Author Topic: The RCAF's Next Generation Fighter (CF-188 Replacement)  (Read 851120 times)

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Online CBH99

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Re: The RCAF's Next Generation Fighter (CF-188 Replacement)
« Reply #3025 on: June 23, 2020, 19:52:03 »
I know your not trying to troll, given your posting history.  But literally ALMOST every single point you made was incorrect...   :facepalm:
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Offline Baden Guy

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Re: The RCAF's Next Generation Fighter (CF-188 Replacement)
« Reply #3026 on: June 23, 2020, 20:48:17 »
Response to STONEY:

God your comments on the F-35 p... me off! Perhaps because it lacks context.  This aircraft excels in areas that exploit its systems in the battlespace. I could quote online sources but I assume you can also.
Whether it is the right aircraft for Canada is a complex military-political matter to be addressed by those with the appropriate background and knowledge. 
« Last Edit: June 23, 2020, 20:53:23 by Baden Guy »

Offline Navy_Pete

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Re: The RCAF's Next Generation Fighter (CF-188 Replacement)
« Reply #3027 on: June 23, 2020, 20:52:50 »
Dog fighting?  Is that just in time for the next Top Gun?  I thought that went out with OTH missiles and sensors. Maybe they can fly within visual and yell 'pew pew' at each other before being sad about Goose all over again to get the full experience.
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Re: The RCAF's Next Generation Fighter (CF-188 Replacement)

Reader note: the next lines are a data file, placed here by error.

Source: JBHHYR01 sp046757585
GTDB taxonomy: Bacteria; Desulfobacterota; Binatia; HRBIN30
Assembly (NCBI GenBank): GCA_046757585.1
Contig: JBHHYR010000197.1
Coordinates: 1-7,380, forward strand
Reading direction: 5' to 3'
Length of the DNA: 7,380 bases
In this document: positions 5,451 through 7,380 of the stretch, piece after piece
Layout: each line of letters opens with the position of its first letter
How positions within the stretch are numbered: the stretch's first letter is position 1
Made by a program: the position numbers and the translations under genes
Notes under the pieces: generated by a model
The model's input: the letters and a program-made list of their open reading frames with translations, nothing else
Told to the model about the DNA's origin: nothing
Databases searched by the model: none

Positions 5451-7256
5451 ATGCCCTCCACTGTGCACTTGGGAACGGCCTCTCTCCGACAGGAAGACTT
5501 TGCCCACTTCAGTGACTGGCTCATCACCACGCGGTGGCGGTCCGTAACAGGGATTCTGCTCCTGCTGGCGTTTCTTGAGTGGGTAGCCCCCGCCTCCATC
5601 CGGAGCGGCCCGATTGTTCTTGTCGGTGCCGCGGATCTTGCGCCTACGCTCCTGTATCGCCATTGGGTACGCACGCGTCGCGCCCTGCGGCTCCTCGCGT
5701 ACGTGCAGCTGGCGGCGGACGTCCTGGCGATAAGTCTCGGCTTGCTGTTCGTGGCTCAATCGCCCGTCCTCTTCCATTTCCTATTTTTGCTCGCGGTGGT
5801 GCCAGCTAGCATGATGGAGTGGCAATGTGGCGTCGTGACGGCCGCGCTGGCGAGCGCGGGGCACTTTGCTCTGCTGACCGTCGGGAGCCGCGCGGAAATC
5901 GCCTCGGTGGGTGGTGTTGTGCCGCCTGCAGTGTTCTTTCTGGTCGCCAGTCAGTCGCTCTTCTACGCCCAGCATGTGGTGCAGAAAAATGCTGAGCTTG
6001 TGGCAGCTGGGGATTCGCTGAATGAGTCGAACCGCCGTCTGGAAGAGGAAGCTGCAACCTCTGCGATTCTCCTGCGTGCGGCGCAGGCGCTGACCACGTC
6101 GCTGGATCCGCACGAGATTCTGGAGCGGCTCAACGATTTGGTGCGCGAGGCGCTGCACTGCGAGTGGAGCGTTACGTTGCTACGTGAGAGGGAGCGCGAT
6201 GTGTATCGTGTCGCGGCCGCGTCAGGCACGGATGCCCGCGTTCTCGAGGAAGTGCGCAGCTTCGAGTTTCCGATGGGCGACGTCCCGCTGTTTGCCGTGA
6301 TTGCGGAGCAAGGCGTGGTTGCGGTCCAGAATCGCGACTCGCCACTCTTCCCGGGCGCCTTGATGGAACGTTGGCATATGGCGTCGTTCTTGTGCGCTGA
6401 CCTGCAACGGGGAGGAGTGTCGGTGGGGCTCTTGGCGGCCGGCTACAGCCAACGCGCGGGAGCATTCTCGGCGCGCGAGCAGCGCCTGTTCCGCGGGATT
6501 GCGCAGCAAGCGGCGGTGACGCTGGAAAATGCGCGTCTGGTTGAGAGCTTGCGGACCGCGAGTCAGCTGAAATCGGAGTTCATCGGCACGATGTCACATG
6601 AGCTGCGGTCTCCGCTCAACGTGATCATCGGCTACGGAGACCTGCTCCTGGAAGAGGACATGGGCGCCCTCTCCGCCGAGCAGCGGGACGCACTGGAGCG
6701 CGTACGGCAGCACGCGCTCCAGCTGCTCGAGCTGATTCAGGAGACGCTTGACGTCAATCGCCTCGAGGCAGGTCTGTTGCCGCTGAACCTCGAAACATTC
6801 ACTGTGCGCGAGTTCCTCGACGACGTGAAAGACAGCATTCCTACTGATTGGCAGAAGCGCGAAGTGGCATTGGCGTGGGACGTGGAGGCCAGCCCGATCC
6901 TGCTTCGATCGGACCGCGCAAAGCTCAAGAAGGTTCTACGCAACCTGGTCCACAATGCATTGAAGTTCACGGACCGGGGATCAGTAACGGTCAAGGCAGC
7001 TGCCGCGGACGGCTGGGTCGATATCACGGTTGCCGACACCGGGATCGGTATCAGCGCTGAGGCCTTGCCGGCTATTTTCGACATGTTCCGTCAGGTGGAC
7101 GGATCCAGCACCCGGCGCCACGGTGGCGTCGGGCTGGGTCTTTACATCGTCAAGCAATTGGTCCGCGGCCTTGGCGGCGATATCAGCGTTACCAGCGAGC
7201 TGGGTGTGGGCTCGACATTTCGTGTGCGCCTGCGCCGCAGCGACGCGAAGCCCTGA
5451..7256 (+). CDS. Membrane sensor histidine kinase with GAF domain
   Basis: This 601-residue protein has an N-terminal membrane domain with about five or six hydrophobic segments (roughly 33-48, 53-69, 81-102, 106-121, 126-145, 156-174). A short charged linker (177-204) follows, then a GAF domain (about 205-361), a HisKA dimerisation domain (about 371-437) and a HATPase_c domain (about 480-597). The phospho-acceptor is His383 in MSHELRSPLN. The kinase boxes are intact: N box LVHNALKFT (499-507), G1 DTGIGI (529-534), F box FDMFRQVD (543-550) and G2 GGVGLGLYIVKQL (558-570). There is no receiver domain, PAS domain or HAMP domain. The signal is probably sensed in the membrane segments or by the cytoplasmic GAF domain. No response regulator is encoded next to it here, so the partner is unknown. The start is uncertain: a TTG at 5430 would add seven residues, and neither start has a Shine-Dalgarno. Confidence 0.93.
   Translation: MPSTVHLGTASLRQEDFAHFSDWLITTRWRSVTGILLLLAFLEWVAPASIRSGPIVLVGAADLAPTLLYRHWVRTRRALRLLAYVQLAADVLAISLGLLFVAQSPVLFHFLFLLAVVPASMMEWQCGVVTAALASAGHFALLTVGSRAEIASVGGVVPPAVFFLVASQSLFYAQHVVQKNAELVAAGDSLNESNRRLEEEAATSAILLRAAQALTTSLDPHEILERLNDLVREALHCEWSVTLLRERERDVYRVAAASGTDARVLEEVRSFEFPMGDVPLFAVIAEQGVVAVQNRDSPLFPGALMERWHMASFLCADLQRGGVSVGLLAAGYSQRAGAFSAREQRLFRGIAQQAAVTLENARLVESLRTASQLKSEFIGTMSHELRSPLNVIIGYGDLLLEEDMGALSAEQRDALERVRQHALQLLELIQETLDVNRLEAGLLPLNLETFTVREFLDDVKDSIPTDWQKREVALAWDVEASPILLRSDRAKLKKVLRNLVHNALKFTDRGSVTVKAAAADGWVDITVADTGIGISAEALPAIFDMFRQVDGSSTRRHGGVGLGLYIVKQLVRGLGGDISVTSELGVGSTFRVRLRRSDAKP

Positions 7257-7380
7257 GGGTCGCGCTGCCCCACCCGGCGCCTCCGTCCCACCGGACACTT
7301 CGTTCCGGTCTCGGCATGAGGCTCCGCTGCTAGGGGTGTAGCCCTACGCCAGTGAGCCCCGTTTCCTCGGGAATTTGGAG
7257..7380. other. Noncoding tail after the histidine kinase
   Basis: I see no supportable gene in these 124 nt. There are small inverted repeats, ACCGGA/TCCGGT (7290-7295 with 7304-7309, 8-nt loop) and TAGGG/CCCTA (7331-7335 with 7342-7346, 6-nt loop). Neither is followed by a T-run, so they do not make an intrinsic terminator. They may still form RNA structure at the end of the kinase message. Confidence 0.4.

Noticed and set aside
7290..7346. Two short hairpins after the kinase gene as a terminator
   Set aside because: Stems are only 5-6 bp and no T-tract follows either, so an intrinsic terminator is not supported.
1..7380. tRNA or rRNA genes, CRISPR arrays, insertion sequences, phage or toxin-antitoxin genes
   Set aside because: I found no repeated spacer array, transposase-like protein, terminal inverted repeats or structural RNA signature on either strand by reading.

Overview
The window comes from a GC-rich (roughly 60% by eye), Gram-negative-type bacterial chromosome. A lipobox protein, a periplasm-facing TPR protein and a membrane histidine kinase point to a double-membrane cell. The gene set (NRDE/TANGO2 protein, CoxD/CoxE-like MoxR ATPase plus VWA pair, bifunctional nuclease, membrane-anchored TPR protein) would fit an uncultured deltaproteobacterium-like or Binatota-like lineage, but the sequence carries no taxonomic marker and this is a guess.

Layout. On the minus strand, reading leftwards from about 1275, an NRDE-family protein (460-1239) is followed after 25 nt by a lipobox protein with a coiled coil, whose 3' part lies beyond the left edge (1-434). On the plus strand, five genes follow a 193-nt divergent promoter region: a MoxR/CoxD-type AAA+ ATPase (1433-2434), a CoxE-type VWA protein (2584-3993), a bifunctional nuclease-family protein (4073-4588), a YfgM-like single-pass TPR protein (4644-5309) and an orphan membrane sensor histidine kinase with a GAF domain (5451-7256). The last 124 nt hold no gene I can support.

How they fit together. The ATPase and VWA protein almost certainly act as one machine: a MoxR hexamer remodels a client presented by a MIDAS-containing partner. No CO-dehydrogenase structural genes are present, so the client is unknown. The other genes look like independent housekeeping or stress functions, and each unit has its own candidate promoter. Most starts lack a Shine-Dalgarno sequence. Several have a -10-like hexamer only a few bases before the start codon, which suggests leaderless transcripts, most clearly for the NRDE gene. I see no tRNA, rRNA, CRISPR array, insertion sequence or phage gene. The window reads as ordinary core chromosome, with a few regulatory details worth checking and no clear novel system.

« Reply #3028 on: June 23, 2020, 22:04:48 »
Dog fighting?  Is that just in time for the next Top Gun?  I thought that went out with OTH missiles and sensors. Maybe they can fly within visual and yell 'pew pew' at each other before being sad about Goose all over again to get the full experience.


Hey now, I have high hopes for this new Top Gun movie...
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Offline Drallib

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Re: The RCAF's Next Generation Fighter (CF-188 Replacement)
« Reply #3029 on: June 24, 2020, 07:00:28 »
F-35,F-35, F-35  is it all hype.
Mmm... the pilots who fly it seem impressed.

Been in development for over 20 years yet still is not in full scale production.

Walk before you run.

Has more defects now than 10 years ago.
Source?

Needs more maintenance per flight hour than the Sea King.
Now you're comparing the most advanced Fighter in the world to a helicopter.... from 1960.

Cost per flight hour many times than any other fighter.
If it wasn't then people would ask why, being so advanced.

Computer does not work as expected and is due for replacement.
Good thing we wont be getting it for another 5 years. And we'll have it for 40 years after that. Lots of computer changes albeit.

Only one version has a gun and that one does not  work satisfactorily, the other versions require a gun pod that nullify stealth.
Good thing we're getting the version that has a gun. I'm sure if it didn't work, they wouldn't be deploying them.

If flown over speed of sound several times its stealth coating needs repair.
Every aircraft has it's limitations, like speed and alititude.

Needs special hangers with power source not available at any Canadian base and cannot operate from any of our satelite bases.
Lockheed, Boeing, and SAAB all visited Cold Lake, so if they said "Hey, we can't give you what you need" then I don't think they would still be in the competition.

Has the longest turn around time of all fighters. Cannot carry extra fuel tanks so range not great .
External Fuel Tanks https://www.airforcemag.com/lockheed-looking-at-extending-the-f-35s-range-weapons-suite/

It is slower than other A\C and dog fighting is worse than competition.
Fighter pilots don't like to admit it, but the F35 is redefining what it means to be a Fighter Pilot.

The list goes on and on. When it is compared to the top 5 western fighters in several operational areas it comes out 5Th. The competing fighters looking better all the time at least you know what your getting.
I'd like to see that statistic of coming 5th... depends what you're rating it on too. It is the newest kid on the block.

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Offline daftandbarmy

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Re: The RCAF's Next Generation Fighter (CF-188 Replacement)
« Reply #3030 on: June 24, 2020, 09:40:49 »